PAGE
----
This book tells the remarkable story of the decline and revival of the Russian Orthodox Church in the first half of the twentieth century and the astonishing U-turn in the attitude of the Soviet Union’s leaders towards the church. In the years after 1917 the Bolsheviks’ anti-religious policies, the loss of the former western territories of the Russian Empire, and the Soviet Union’s isolation from the rest of the world and the consequent separation of Russian emigrés from the church were disastrous for the church, which declined very significantly in the 1920s and 1930s. However, when Poland was partitioned in 1939 between Nazi Germany and the Soviet Union, Stalin allowed the Patriarch of Moscow, Sergei, jurisdiction over orthodox congregations in the conquered territories and went on, later, to encourage the church to promote patriotic activities as part of the resistance to the Nazi invasion. He agreed a Concordat with the church in 1943, and continued to encourage the church, especially its claims to jurisdiction over émigré Russian orthodox churches, in the immediate postwar period. Based on extensive original research, the book puts forward a great deal of new information and overturns established thinking on many key points.
Table of Contents
Introduction 1. The Dissolution of the Russian Orthodox Church (1917-1939) 2. The Sergian Church in the Annexed Territories (September 1939 – June 1941) 3. The Holy War of the Sergian Church 4. The Sergian Church and Western Christianity 5. The Moscow Patriarchate Restored 6. The Growth of Moscow’s Jurisdiction 7. Russian Émigré Churches beyond Stalin’s Grasp (1945-1947) 8. The Moscow Patriarchate and the Autocephalous Orthodox Churches outside the Soviet Union (1944-1947) 9. Toward an Eighth Ecumenical Council (1944-1948) Conclusion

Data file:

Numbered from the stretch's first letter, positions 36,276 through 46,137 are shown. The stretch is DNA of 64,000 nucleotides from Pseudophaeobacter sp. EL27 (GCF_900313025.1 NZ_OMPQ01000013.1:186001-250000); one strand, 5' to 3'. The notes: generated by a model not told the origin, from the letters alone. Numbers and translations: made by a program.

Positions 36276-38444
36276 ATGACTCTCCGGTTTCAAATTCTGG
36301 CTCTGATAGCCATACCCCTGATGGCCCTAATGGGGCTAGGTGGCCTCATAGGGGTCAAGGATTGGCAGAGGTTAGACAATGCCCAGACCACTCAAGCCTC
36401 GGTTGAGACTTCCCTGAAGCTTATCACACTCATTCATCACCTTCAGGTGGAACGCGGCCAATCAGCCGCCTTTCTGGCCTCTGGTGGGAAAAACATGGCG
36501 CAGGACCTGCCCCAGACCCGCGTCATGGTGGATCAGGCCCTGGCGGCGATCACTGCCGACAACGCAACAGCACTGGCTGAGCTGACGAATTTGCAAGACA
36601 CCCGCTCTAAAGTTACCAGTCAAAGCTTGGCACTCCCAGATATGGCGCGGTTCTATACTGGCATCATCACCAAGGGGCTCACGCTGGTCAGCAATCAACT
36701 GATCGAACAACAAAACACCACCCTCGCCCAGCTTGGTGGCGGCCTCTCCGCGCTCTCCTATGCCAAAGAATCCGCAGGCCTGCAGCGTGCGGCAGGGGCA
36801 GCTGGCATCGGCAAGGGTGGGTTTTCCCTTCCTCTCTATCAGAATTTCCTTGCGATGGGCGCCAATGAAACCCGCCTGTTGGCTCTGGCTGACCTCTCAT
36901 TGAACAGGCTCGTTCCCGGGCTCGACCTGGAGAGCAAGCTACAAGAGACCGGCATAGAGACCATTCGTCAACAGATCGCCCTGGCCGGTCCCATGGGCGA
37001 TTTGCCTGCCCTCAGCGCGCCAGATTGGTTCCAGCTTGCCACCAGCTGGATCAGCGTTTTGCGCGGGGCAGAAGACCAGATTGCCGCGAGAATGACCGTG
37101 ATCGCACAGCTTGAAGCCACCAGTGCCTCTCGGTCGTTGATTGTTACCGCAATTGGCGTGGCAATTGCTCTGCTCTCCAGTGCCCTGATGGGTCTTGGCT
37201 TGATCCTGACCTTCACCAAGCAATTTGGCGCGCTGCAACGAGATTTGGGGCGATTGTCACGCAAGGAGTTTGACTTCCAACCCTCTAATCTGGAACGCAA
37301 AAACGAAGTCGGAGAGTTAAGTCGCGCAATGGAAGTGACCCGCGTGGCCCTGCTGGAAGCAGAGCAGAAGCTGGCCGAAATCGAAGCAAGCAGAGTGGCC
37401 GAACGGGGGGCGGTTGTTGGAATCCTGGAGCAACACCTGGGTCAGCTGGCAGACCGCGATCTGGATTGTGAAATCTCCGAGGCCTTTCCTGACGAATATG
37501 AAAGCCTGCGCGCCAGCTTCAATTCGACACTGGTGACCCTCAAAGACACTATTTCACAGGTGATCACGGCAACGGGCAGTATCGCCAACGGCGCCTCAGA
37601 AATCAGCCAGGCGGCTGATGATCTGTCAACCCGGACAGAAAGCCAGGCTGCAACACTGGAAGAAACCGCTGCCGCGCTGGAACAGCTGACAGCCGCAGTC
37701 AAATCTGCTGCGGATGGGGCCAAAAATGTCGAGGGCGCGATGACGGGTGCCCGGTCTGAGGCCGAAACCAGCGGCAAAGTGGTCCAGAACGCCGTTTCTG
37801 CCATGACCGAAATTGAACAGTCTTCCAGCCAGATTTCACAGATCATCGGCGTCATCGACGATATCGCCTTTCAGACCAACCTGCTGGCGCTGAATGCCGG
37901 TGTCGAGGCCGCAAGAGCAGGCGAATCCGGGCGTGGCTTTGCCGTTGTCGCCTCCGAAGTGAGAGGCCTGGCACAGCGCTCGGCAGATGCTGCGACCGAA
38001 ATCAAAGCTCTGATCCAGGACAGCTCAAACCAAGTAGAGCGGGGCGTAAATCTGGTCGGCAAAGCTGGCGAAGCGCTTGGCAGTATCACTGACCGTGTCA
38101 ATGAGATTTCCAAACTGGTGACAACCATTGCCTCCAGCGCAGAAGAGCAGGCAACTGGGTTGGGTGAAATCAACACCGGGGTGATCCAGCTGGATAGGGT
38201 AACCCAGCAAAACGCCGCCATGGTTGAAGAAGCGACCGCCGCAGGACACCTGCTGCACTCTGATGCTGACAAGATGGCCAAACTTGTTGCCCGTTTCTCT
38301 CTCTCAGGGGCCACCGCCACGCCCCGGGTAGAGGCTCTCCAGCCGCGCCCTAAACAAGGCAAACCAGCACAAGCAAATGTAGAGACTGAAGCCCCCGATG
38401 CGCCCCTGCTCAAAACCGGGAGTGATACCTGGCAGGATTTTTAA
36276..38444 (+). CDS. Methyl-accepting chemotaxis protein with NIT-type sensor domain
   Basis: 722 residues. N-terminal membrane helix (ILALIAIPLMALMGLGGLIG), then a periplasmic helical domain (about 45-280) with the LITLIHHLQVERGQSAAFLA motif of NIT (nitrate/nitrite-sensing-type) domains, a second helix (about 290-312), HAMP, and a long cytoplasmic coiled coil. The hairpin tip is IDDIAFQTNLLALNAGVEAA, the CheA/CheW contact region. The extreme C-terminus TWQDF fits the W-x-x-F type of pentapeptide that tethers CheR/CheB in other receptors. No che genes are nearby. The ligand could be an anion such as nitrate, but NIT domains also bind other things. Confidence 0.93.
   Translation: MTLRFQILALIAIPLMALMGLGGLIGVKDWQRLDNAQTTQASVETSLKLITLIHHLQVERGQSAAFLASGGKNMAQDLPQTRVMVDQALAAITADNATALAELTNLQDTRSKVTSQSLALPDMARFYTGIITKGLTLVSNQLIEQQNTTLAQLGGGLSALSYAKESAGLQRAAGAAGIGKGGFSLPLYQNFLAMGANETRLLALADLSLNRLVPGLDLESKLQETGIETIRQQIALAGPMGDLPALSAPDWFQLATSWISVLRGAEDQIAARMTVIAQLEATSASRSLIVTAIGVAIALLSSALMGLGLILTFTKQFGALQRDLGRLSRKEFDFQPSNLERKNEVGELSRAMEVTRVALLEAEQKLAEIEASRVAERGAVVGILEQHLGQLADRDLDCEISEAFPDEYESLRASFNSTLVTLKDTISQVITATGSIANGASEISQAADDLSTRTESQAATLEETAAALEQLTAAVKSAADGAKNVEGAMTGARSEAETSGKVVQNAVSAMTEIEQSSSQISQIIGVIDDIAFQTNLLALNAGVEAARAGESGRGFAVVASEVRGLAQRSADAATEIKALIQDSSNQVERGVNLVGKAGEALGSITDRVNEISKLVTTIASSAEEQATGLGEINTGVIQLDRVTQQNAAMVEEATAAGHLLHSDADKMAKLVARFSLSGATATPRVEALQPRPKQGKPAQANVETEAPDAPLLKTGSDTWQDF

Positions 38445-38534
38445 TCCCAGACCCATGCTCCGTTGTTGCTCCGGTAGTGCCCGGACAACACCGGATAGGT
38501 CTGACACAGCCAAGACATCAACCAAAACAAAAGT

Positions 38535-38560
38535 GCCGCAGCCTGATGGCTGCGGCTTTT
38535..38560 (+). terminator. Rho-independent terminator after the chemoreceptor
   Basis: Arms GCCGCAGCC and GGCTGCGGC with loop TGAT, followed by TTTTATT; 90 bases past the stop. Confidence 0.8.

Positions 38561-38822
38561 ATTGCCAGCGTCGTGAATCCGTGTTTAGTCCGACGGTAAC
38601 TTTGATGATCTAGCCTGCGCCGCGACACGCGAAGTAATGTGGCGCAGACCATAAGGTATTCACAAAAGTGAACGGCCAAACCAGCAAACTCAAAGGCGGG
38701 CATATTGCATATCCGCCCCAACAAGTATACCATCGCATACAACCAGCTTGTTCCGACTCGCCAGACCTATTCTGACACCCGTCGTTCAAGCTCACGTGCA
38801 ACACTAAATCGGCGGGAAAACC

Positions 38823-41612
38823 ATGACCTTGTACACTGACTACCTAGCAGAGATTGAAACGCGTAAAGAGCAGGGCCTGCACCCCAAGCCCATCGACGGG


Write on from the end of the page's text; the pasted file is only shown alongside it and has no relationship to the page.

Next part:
Daniela Kalkandjieva is a Researcher at the University of Sofia, Bulgaria
"Meticulously researched and intricately structured, this monograph blazes a new trail in the historiography of the ROC. By reconstructing key formative moments of the church’s experience and action in the early twentieth century, this original analysis gives the reader a more comprehensive sense of context for understanding the ecclesiological identity of the Russian Orthodox today, its relations with the state and its more recent elaborations of the notion of canonical territory. Th is book will be welcomed by specialists and advanced students of the Orthodox Church, but though it is not intended as an introductory text its highly readable presentation will make it very rewarding to the non-specialist as well." - Andrii Krawchuk, St Vladimir’s Theological Quarterly 59:4 (2015) 485–498
"This is an important work of scholarship that will serve as a vital reference point for all future research on the international dimension of the Russian Orthodox Church. The book will most definitely be of use to specialists in twentieth-century church history and theologians who focus on modern inter-church relations."
James White, Europe-Asia Studies